Book Review: Creighton & Stewart’s Labour Law
Federation Press rightly salutes the original co-authors of Creighton & Stewart’s Labour Law by incorporating their names in the title of its sixth edition. The work thus enters that pantheon of venerable and enduring legal publications that, by their titles, pay homage to the vision and scholarship of the authors of their first edition.
It is a mark of the productivity of retiring author, Breen Creighton, that he has been replaced with no less than four authors — including Richard Johnstone from Queensland University of Technology. Queensland specific content is evident throughout the work — something often lacking in works that purport to provide commentary on a national and state level.
The work is truly comprehensive and ranges from a discussion of historical and theoretical perspectives through to detailed treatment of all of the specific areas of employment and industrial law likely to be of interest to students and practitioners alike. It is a “go-to” text which can serve to assist practitioners to gain a level of understanding of a particular area of controversy in order to progress their own research.
The authors have usefully directed the reader to other references on particular points where the reader may need to delve more deeply into a topic. For example, the treatment of post-employment restraints includes a footnote directing the reader to other illustrative cases contained in four other works.
Since the last edition, there have been a number of important decisions in labour law, including Commonwealth Bank of Australia v Barker (2014) 253 CLR 168 (Barker) which settled the question of whether the common law of Australia implied a term of mutual trust and confidence into employment contracts.
In Malik v Bank of Credit and Commerce International SA  AC 20 (Malik), the House of Lords confirmed, for the United Kingdom, the existence of an implied term of mutual trust and confidence. The authors point out that, since then, Malik has been applied in New Zealand, Canada, Bermuda, South Africa, Hong Kong, Tonga, Vanuatu and Fiji.
However, the High Court of Australia distinguished the regulatory employment landscape in the UK in holding that it was unnecessary to imply a term of mutual trust and confidence to employment contracts in Australia.
The authors label the decision in Barker as “profoundly disappointing” and mount a robust criticism of it. They note that the court left the door open for a more general duty of good faith. Only time will tell whether the members of a future High Court have regard to the authors’ critique of Barker when it comes time to deal with a general duty of good faith.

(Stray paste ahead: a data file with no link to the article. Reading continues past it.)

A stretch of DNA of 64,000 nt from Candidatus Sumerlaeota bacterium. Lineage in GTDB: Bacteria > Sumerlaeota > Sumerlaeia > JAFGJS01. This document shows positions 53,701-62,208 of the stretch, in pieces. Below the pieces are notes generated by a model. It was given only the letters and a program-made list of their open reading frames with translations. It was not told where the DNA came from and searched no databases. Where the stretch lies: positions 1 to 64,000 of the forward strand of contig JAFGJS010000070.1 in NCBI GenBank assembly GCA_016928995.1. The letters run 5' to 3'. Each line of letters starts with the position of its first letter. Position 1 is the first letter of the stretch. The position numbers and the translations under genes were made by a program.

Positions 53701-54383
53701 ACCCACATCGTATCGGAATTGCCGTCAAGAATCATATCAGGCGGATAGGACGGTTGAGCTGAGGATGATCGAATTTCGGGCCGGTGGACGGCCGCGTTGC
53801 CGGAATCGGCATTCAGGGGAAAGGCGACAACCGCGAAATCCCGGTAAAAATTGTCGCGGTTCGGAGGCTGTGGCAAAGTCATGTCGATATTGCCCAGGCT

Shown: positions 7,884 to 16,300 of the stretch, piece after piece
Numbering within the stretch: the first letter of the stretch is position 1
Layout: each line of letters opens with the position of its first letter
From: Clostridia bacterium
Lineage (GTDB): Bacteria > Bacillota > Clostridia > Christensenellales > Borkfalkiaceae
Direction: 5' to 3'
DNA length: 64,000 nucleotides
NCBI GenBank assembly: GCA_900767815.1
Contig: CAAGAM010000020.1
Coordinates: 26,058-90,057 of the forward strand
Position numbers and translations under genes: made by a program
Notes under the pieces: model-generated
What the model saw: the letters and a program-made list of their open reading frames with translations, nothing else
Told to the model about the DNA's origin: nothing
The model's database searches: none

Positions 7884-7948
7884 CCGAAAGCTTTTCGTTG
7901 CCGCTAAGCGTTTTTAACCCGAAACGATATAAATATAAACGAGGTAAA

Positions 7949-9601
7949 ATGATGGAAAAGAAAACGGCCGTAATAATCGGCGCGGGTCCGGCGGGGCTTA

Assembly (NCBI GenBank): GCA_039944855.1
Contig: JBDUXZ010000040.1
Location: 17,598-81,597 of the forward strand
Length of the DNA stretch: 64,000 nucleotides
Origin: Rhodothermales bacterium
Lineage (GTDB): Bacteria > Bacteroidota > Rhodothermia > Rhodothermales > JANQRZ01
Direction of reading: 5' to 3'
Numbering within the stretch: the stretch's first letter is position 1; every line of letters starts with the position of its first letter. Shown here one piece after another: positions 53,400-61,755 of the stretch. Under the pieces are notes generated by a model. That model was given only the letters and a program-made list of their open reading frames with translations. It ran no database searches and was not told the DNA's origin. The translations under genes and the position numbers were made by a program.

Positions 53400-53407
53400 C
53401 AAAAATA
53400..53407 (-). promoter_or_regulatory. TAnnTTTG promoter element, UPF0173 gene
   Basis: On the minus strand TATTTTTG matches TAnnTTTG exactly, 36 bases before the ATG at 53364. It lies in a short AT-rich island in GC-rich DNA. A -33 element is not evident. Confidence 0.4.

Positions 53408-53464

There is an ever expanding section dealing with general protections applications under the Fair Work Act, including a useful section on proving reason and intent: an area which is still creating a large volume of appeal work for the Full Court of the Federal Court in the wake of High Court decisions in Board of Bendigo Regional Institute of Technical and Further Education v Barclay (2012) 248) CLR 500 and CFMEU v BHP Coal Pty Ltd (2014) 253 CLR 243.
The treatise includes a discussion of the extent to which the Australia Consumer Law provisions with respect to misleading, deceptive and unconscionable conduct have application in the employment context. Likewise, other issues which arise from time-to-time in a practical context are all dealt with sufficiently to orientate the practitioner to the present state of play, including: various unfair contracts provisions, recent anti-bullying provisions, privacy in the workplace, right-of-entry for union officials, and protected industrial action.
The work includes a satisfactory introduction to the so-called “industrial torts” including interference with contractual relations, conspiracy and intimidation. Possible causes of action in the context of picketing and boycotts are not neglected.
Creighton & Stewart’s Labour Law deserves to endure for many more editions.
21 October 2016